The late show: Knebworth House gardens
PUBLISHED: 12:06 30 September 2014 | UPDATED: 12:06 30 September 2014
Traditional and exotic late-summer colour is in abundance at Knebworth House gardens. Philippa Pearson tours the borders with head gardener Kelly Baker
The romantic exterior of Knebworth House with its turrets, domes and gargoyles is the perfect backdrop for the 25 acres of gardens and parkland that surround the building. The gardens have evolved over time and the present layout dates largely from the Edwardian era and bears the hallmark of one of the 20th century’s leading architects, Sir Edwin Lutyens, who was connected by marriage to the Lytton dynasty – owners of the stately home.
Lutyens simplified the ornate Victorian garden by creating a sunken lawn bordered by twin avenues and a central square of pollarded lime trees. ‘We prune the trees every year in February,’ says head gardener Kelly Baker as we take a tour around the garden ‘it’s a major task, but we use hedge cutters, which are kinder to the trees and makes the job easier.’ Kelly advises that the original method of pollarding the lime trees was to prune each individual twig back, which was not only labour intensive but also weakening the trees. Kelly and her small team of gardeners are busy renovating Lutyens’s overall design while adding new planting and features. Adjacent to the Sunken Garden, the Rose Garden blends modern bush roses with older varieties, flanked on each side by deep herbaceous borders and strategically placed Lutyens shaped benches to sit awhile and admire the display. Kelly and her team have renovated many of the rose beds, removing old soil and replacing with new to reduce rose sickness that can prevail when replanting roses. ‘We’ve incorporated lots of our homemade compost into the borders,’ explains Kelly. This certainly seems to have done the trick as new plantings are thriving.
Lutyens incorporated a yew hedge to divide the Rose Garden from other areas and this also provides a setting for the ornate Victorian statuary that was originally on the Sunken Lawn. A cool and tranquil corridor with shade-loving plants awaits as you leave the billowing roses and explore more garden delights including the Yellow Garden with its cloud of yellow day lilies encircling a pond. Kelly has replaced the box hedge here with the shrubby honeysuckle Baggessen’s Gold lonicera nitida which blends perfectly with the planting scheme. Nearby, a long pergola walkway has been renovated to Lutyen’s design and new planting incorporated. The elevated position is also a good place to view the blue and silver planting in the Brick Garden, so-called because of the brick pathways.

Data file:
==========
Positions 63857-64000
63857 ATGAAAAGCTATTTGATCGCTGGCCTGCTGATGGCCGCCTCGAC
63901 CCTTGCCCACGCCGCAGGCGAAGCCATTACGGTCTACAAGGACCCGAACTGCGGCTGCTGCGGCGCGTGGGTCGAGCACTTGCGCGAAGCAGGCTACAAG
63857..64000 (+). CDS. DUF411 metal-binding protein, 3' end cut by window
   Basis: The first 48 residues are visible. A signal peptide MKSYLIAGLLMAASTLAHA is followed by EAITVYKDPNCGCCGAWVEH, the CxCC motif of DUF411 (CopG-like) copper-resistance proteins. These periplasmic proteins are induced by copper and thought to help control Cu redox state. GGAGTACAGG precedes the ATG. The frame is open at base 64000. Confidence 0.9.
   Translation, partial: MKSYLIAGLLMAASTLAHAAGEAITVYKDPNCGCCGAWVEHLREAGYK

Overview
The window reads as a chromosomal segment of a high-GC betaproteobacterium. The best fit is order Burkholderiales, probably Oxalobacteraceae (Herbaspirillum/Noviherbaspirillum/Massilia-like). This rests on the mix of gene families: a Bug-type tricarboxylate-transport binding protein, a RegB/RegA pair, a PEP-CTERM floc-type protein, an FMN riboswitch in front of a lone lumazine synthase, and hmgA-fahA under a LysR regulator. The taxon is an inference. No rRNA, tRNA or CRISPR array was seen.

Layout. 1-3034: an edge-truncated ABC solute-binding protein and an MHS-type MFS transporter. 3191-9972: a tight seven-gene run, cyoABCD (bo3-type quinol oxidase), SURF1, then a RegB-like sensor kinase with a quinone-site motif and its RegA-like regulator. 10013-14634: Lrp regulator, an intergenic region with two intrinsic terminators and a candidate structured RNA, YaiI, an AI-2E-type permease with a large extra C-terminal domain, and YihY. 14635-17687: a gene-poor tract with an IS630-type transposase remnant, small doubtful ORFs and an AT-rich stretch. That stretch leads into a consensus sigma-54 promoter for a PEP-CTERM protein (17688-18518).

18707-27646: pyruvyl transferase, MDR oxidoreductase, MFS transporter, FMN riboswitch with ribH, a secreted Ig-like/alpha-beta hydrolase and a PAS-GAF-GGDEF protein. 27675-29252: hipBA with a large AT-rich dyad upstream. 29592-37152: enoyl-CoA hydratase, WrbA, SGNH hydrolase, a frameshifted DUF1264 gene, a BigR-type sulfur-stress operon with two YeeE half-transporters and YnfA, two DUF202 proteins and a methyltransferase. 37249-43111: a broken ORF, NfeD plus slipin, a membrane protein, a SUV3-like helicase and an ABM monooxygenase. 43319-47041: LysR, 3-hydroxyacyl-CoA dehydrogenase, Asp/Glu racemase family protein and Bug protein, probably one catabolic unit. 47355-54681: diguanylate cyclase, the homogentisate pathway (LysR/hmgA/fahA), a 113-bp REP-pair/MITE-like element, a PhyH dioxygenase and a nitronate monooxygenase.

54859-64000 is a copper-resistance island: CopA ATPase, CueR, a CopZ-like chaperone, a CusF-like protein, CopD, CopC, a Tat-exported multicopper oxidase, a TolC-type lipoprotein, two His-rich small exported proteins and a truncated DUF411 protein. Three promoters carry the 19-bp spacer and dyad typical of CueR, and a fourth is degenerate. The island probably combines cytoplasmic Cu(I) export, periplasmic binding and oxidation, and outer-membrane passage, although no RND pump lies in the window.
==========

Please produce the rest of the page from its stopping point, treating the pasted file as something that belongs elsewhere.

Popular in Victorian times, wilderness gardens were an alternative to formal planting areas and the seven acre one at Knebworth has many rare and unusual trees and shrubs including 20 different hawthorn species, giant Californian redwood trees and the beautiful snowdrop tree helissia carolina, which is covered in snowdrop-like blooms in spring. You’ll also find something rather unexpected and prehistoric as you wander around (and would certainly have surprised Lutyens) – as grazing, eating and swimming among the fine trees are 70 life-size dinosaur sculptures. To create a more ‘natural’ habitat for these impressive beasts that draw in crowds (and especially children) to the gardens, Kelly has added exotic planting, including tree ferns and other flora. ‘I’d like to put in some wollemi pines – known as the dinosaur tree,’ she says, and goes on to explain how the pine, one of the rarest and oldest trees in the world, was around at the time of the dinosaurs. More exotic planting dazzles in the late summer sun by the Walled Garden where exotic plants like banana, castor oil plant and crocosmia mingle with buddleja, phlox and roses. ‘I wanted to show how easy it is to blend exotic planting into a border,’ explains Kelly, ‘so there is around a 50-50 split of exotics and traditional planting here.’ Inside the Walled Garden there’s a mix of colourful and unusual fruit and vegetables, an area of edible flowers and a wide strip of wildflowers grown from seed by the old greenhouse – a magnet for bees and butterflies. Knebworth has one more gem tucked up its gardening sleeve, the Herb Garden. Tucked away like a little secret garden, this tranquil spot was designed by the eminent Edwardian plantswoman Gertrude Jekyll in 1907 as a wedding present for the then owners, but the plans were mislaid, only re-appearing in 1980. The garden is in the exact spot she had planned for it and uses plants indicated on her design.
Loved by artists, children and visitors from around the world, the gardens at Knebworth House are the perfect place to enjoy glorious late summer colour and some inspirational planting.